You should create separate viewmodel classes for a number of reasons.
It is best to use separate viewmodel classes so that you do not overexpose your model. In the case where you use an entity class with 10 fields as a view model, and you only want to expose 5 of them, a malicious user may post the extra data with a querystring and the automatic bind may fuse that in without you realizing it.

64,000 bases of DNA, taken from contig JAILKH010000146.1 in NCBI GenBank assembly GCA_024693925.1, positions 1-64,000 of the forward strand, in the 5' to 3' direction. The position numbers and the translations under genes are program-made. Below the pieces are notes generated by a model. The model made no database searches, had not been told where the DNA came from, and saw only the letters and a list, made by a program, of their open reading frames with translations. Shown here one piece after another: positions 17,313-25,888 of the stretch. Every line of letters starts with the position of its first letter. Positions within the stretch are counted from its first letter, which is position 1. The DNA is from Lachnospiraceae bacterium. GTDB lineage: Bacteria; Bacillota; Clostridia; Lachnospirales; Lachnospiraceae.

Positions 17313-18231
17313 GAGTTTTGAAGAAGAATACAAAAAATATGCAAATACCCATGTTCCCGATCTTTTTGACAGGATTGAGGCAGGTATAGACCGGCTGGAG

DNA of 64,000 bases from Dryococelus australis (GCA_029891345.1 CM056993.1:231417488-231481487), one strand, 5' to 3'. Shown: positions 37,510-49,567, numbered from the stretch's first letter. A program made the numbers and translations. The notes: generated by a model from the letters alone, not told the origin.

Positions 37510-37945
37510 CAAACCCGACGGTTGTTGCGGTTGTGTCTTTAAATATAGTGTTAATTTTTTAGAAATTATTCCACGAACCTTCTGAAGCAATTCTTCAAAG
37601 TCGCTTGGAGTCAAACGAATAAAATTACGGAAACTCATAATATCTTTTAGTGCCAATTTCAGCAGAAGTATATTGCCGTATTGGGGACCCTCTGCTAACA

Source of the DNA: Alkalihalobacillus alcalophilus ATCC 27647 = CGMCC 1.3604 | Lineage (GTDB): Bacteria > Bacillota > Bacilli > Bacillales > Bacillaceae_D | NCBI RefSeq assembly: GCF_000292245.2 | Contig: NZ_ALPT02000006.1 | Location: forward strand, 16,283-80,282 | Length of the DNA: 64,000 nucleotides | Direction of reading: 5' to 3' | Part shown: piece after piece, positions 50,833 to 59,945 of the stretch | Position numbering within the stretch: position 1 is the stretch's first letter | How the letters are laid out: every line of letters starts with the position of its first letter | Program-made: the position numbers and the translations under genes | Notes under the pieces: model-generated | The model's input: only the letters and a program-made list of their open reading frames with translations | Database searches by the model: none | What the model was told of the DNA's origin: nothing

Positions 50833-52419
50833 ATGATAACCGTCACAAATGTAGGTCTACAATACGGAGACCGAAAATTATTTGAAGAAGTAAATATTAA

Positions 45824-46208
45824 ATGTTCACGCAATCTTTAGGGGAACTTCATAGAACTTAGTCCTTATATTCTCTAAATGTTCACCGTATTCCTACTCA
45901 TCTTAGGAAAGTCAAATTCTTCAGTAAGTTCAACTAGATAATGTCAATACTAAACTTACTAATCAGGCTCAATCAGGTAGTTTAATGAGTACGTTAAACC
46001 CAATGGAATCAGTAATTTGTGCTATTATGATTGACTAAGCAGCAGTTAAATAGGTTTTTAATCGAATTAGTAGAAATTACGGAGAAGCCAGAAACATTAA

In your example case, you may want to use entirely different names for the fields. This is a perfect candidate for making a custom viewmodel for your entity class.
Separating these concerns will help your application be more re-usable in the future, and easier to test / debug in the present. If you find yourself in the situation where there are too many view models, consider factoring out these different controllers, views, and models, into separate areas ( blog on areas ).
_ separated lower case. A downside to doing that would be that it could have unintended affects in the future if you did not expect the functionality to perform like that.